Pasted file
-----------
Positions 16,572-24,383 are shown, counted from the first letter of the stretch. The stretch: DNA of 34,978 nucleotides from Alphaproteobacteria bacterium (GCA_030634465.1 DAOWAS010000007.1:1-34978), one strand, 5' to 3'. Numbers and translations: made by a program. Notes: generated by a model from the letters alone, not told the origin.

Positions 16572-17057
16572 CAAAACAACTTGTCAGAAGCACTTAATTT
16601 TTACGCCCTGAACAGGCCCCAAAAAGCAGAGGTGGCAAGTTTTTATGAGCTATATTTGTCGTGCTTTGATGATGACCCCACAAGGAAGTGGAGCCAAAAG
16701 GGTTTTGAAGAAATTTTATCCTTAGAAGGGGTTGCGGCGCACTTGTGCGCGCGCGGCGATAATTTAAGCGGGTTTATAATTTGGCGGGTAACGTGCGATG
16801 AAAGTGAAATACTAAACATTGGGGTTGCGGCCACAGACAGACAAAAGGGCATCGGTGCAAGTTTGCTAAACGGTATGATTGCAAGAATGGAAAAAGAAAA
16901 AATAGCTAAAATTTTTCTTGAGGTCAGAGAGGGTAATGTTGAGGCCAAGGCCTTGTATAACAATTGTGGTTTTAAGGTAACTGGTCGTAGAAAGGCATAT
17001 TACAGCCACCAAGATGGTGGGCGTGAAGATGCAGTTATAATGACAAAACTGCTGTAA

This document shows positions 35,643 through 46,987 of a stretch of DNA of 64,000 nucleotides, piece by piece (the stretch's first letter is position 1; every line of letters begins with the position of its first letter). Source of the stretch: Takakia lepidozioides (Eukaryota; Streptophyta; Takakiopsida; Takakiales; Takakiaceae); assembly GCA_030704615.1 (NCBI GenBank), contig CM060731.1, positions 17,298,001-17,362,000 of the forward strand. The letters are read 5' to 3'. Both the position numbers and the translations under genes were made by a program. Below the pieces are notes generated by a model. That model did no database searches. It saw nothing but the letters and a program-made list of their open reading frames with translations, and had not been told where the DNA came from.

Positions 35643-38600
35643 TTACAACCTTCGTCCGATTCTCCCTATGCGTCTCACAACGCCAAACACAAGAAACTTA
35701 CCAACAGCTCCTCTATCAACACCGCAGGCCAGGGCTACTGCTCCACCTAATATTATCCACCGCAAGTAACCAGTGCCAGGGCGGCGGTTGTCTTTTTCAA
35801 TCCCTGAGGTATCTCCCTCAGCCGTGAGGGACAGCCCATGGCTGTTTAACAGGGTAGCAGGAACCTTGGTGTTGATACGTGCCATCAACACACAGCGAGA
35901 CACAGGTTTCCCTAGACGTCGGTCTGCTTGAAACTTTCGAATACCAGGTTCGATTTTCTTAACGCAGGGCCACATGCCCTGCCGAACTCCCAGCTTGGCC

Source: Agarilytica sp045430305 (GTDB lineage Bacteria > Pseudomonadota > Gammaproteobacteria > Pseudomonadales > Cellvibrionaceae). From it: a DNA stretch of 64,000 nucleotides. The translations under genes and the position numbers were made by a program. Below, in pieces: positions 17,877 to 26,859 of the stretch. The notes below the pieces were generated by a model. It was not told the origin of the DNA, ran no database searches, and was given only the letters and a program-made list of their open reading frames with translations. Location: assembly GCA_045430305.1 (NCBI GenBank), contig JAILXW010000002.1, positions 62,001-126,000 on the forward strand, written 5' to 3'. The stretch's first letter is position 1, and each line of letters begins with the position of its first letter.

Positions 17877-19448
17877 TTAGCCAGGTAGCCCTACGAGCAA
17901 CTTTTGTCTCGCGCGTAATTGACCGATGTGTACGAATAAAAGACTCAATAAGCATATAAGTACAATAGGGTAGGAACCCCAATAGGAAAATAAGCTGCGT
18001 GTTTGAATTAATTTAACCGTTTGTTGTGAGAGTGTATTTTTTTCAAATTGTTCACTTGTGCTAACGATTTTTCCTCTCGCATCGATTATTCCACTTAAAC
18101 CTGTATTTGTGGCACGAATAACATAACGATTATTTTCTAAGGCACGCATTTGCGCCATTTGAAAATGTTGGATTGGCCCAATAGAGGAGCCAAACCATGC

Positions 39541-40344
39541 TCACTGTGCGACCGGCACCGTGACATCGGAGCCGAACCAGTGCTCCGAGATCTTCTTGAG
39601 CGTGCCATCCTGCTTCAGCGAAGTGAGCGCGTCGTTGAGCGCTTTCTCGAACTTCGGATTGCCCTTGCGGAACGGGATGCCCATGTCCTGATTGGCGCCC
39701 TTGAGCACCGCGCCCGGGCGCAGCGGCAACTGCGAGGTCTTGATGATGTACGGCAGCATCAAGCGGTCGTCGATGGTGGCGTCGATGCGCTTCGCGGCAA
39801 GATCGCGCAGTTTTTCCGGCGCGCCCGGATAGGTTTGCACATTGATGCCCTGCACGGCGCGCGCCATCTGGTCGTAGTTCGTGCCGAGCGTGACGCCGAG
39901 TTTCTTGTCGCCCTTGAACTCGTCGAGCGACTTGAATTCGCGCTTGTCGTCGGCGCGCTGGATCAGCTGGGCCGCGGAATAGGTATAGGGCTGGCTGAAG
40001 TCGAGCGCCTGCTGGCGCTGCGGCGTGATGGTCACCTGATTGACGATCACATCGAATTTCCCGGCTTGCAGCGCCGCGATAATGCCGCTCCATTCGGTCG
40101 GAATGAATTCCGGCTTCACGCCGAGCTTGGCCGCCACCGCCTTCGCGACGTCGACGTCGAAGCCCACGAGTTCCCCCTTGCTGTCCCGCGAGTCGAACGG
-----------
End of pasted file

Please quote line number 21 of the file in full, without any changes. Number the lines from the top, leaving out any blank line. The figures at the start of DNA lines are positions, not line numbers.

Positions 39541-40344